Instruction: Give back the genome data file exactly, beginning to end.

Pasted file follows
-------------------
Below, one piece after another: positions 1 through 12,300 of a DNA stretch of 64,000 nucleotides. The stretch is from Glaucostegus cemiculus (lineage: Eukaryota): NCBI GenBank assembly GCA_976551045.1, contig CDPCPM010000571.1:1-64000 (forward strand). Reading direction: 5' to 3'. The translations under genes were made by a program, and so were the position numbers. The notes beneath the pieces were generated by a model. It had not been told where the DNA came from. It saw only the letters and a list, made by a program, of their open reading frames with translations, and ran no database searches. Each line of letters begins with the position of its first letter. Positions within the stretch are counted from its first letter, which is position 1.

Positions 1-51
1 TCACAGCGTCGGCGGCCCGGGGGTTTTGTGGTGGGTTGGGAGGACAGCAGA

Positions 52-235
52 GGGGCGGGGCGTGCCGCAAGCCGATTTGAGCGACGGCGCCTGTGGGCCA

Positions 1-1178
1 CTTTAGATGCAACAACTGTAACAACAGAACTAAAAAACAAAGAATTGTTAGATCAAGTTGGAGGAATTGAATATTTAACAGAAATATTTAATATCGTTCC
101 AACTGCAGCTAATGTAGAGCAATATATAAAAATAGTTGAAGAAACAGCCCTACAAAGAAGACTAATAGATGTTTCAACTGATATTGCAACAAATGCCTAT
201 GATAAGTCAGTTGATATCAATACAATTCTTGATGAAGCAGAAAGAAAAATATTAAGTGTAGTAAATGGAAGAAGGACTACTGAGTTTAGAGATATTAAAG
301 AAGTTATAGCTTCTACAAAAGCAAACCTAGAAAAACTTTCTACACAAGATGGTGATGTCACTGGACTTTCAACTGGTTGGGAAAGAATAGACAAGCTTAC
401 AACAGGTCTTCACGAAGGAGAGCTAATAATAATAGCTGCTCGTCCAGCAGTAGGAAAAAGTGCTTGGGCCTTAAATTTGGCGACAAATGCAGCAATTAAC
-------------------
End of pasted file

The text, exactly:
Below, one piece after another: positions 1 through 12,300 of a DNA stretch of 64,000 nucleotides. The stretch is from Glaucostegus cemiculus (lineage: Eukaryota): NCBI GenBank assembly GCA_976551045.1, contig CDPCPM010000571.1:1-64000 (forward strand). Reading direction: 5' to 3'. The translations under genes were made by a program, and so were the position numbers. The notes beneath the pieces were generated by a model. It had not been told where the DNA came from. It saw only the letters and a list, made by a program, of their open reading frames with translations, and ran no database searches. Each line of letters begins with the position of its first letter. Positions within the stretch are counted from its first letter, which is position 1.

Positions 1-51
1 TCACAGCGTCGGCGGCCCGGGGGTTTTGTGGTGGGTTGGGAGGACAGCAGA

Positions 52-235
52 GGGGCGGGGCGTGCCGCAAGCCGATTTGAGCGACGGCGCCTGTGGGCCA

Positions 1-1178
1 CTTTAGATGCAACAACTGTAACAACAGAACTAAAAAACAAAGAATTGTTAGATCAAGTTGGAGGAATTGAATATTTAACAGAAATATTTAATATCGTTCC
101 AACTGCAGCTAATGTAGAGCAATATATAAAAATAGTTGAAGAAACAGCCCTACAAAGAAGACTAATAGATGTTTCAACTGATATTGCAACAAATGCCTAT
201 GATAAGTCAGTTGATATCAATACAATTCTTGATGAAGCAGAAAGAAAAATATTAAGTGTAGTAAATGGAAGAAGGACTACTGAGTTTAGAGATATTAAAG
301 AAGTTATAGCTTCTACAAAAGCAAACCTAGAAAAACTTTCTACACAAGATGGTGATGTCACTGGACTTTCAACTGGTTGGGAAAGAATAGACAAGCTTAC
401 AACAGGTCTTCACGAAGGAGAGCTAATAATAATAGCTGCTCGTCCAGCAGTAGGAAAAAGTGCTTGGGCCTTAAATTTGGCGACAAATGCAGCAATTAAC